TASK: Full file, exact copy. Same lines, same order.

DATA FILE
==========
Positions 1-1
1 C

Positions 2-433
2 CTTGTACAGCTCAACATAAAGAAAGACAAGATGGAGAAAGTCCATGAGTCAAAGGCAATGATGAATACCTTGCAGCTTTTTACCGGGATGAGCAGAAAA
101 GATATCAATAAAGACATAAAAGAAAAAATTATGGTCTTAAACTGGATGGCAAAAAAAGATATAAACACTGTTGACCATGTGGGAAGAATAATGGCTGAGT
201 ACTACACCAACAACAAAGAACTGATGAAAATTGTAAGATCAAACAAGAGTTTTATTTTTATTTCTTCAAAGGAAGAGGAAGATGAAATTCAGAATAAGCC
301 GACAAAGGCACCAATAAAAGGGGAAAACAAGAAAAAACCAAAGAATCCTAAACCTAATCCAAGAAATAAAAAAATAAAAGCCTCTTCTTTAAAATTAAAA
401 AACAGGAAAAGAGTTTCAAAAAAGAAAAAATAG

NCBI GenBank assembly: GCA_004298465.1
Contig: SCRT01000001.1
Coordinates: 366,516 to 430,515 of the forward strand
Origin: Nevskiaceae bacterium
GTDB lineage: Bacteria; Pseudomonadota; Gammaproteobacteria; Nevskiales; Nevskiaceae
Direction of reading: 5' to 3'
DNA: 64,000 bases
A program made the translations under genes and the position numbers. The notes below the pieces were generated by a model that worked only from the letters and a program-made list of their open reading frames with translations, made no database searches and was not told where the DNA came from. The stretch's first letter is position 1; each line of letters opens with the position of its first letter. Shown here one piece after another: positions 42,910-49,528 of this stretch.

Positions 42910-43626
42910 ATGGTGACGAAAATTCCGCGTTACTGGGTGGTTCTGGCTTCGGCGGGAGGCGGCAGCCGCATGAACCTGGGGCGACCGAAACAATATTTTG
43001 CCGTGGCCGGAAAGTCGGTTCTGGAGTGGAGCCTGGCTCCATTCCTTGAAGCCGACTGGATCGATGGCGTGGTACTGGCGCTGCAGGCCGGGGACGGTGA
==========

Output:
Positions 1-1
1 C

Positions 2-433
2 CTTGTACAGCTCAACATAAAGAAAGACAAGATGGAGAAAGTCCATGAGTCAAAGGCAATGATGAATACCTTGCAGCTTTTTACCGGGATGAGCAGAAAA
101 GATATCAATAAAGACATAAAAGAAAAAATTATGGTCTTAAACTGGATGGCAAAAAAAGATATAAACACTGTTGACCATGTGGGAAGAATAATGGCTGAGT
201 ACTACACCAACAACAAAGAACTGATGAAAATTGTAAGATCAAACAAGAGTTTTATTTTTATTTCTTCAAAGGAAGAGGAAGATGAAATTCAGAATAAGCC
301 GACAAAGGCACCAATAAAAGGGGAAAACAAGAAAAAACCAAAGAATCCTAAACCTAATCCAAGAAATAAAAAAATAAAAGCCTCTTCTTTAAAATTAAAA
401 AACAGGAAAAGAGTTTCAAAAAAGAAAAAATAG

NCBI GenBank assembly: GCA_004298465.1
Contig: SCRT01000001.1
Coordinates: 366,516 to 430,515 of the forward strand
Origin: Nevskiaceae bacterium
GTDB lineage: Bacteria; Pseudomonadota; Gammaproteobacteria; Nevskiales; Nevskiaceae
Direction of reading: 5' to 3'
DNA: 64,000 bases
A program made the translations under genes and the position numbers. The notes below the pieces were generated by a model that worked only from the letters and a program-made list of their open reading frames with translations, made no database searches and was not told where the DNA came from. The stretch's first letter is position 1; each line of letters opens with the position of its first letter. Shown here one piece after another: positions 42,910-49,528 of this stretch.

Positions 42910-43626
42910 ATGGTGACGAAAATTCCGCGTTACTGGGTGGTTCTGGCTTCGGCGGGAGGCGGCAGCCGCATGAACCTGGGGCGACCGAAACAATATTTTG
43001 CCGTGGCCGGAAAGTCGGTTCTGGAGTGGAGCCTGGCTCCATTCCTTGAAGCCGACTGGATCGATGGCGTGGTACTGGCGCTGCAGGCCGGGGACGGTGA